By Lakhram Bhagirat
One of the most beautiful and equally scariest things about life is its unpredictability. The unpredictability of life is such that we never know what is coming next so it behoves us to not get too comfortable. It behoves us to not take things for granted, so we can be ready for every curveball that unpredictability brings.
Despite being told to be prepared always, Zalina Singh never thought that she would have been hearing the word “cancer” associated with her name in her lifetime.
It all started one July morning while Zalina was in the shower. As she was washing, a breast self-examination revealed a lump in her left breast, but as most women do, she took it as not something to be serious about.
“I saw this lump on my left side breast and I didn’t do anything about it until a week after. Mind you, I work with Banks DIH, and I went to talk to our Industrial Nurse and she referred me to the Oncology Department at the Georgetown Public Hospital,” she said.
“They examined me there and sent me to do a fine needle biopsy and that result came back inconclusive and then they sent me to another biopsy and when that results came back, it concluded that I had stage two breast cancer. They told me at that time that the only solution was to remove my breast,” Zalina added.
However, she was not entirely sold on the idea of removing her breast so she asked her doctors to allow her some time before the surgery could have been done. Zalina went back to work and discussed her diagnosis with some co-workers who advised a second opinion before any drastic steps were taken. So, in November of 2017, she travelled to the United States of America and restarted all her tests. In the end, it led to the same diagnosis – stage two breast cancer.
However, the only difference this time was that she did not need to have her breast removed. The doctors in the USA advised that since it was just stage two, Zalina could have got her cancer treated with chemotherapy and radiation. She received 18 sessions of chemotherapy and 15 sessions of radiation.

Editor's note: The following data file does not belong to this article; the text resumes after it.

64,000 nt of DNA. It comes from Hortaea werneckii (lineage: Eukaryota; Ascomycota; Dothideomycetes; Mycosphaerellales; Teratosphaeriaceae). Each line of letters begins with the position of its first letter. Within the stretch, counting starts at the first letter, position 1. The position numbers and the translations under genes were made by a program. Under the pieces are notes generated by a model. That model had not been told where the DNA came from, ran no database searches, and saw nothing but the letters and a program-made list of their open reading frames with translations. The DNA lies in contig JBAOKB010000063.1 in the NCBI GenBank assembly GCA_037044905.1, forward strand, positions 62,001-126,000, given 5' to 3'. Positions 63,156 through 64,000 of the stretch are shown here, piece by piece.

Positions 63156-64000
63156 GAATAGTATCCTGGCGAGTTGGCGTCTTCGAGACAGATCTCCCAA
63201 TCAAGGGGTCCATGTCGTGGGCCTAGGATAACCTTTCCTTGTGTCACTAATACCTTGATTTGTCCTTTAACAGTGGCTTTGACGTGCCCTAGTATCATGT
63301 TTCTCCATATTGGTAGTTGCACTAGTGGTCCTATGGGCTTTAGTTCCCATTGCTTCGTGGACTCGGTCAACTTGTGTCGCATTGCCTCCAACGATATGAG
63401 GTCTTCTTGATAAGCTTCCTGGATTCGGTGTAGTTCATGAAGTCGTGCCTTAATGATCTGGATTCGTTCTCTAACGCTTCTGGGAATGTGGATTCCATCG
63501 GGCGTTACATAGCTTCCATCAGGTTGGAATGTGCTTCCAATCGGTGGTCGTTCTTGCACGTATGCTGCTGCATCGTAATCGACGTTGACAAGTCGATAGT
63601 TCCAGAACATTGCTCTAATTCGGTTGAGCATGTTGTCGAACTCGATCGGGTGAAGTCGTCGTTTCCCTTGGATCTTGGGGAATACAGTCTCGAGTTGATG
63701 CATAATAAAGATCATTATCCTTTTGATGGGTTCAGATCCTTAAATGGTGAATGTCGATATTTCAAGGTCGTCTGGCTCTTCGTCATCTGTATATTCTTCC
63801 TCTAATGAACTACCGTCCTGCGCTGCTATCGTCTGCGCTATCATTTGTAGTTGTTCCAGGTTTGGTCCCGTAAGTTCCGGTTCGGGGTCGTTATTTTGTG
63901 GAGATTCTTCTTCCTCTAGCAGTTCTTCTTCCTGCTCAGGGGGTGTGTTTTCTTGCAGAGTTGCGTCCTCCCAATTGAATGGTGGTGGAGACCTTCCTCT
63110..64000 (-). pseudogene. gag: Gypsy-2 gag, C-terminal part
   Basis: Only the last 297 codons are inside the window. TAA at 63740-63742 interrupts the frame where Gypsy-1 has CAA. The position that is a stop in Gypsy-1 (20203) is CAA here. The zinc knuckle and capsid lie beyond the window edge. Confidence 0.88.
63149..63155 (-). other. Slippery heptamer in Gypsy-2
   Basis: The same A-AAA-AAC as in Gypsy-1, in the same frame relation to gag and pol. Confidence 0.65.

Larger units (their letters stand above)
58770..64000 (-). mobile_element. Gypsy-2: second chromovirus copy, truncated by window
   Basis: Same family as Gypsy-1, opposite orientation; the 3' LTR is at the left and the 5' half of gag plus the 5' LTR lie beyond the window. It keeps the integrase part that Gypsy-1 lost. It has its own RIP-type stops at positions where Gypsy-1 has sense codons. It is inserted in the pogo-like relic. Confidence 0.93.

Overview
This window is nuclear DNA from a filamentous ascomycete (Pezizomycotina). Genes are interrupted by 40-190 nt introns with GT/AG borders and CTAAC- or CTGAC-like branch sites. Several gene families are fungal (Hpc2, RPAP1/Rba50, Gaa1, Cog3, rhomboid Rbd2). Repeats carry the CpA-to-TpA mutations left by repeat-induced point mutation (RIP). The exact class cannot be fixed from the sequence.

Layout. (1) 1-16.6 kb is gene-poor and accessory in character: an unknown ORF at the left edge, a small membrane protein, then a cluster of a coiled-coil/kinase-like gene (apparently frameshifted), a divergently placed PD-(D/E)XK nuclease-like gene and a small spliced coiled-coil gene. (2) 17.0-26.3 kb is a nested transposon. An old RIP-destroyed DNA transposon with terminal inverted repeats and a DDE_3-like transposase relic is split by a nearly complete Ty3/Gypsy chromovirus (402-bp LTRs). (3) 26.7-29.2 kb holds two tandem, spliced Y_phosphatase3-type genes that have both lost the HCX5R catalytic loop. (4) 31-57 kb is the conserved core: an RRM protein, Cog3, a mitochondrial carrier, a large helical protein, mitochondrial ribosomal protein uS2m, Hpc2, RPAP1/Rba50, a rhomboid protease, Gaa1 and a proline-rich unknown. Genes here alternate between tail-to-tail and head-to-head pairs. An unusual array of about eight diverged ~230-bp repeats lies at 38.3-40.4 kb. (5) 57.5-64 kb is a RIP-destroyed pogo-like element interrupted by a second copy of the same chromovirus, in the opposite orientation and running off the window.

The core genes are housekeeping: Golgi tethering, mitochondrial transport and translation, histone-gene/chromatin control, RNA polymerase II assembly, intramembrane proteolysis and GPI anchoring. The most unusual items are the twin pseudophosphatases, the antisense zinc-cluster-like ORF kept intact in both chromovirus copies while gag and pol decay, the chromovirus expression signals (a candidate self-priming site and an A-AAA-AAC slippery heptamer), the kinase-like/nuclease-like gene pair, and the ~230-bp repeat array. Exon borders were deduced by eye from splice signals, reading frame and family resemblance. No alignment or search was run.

Good news came for her in August of 2018 when she was declared cancer-free. However, for her, the road to recovery was not an easy one.
“The road was not an easy one. Cancer makes you value life more and you don’t take things for granted anymore, because tomorrow is not a promise. I was okay one day and all it was was just a lump. Cancer was nowhere in my mind and to be told that I have cancer was life-changing. I was numb at that moment when the doctor told me that I have cancer and I just started to cry.”
Cancer not only took part of her, it also affected her mental health. While receiving chemotherapy treatment, Zalina would go on to have anxiety attacks and for her, they were really bad.
“It is a struggle every day, because your body is never 100 per cent after treatment. It is a continued fight,” the mother of two said.
For Zalina, the journey could have been harder, but the unwavering support of her family and those around her made it much easier. For that, she remains thankful.
“My advice to people out there is to listen to your body. If I had left that lump there, I could have grown more and progressed. You feel something, go to the doctor and get yourself checked out. Don’t wait. Don’t assume anything. When you are diagnosed with cancer, people think it is a stigma. It is not the end of the world; you just have to be prepared to fight. You have to be positive always; support is important.”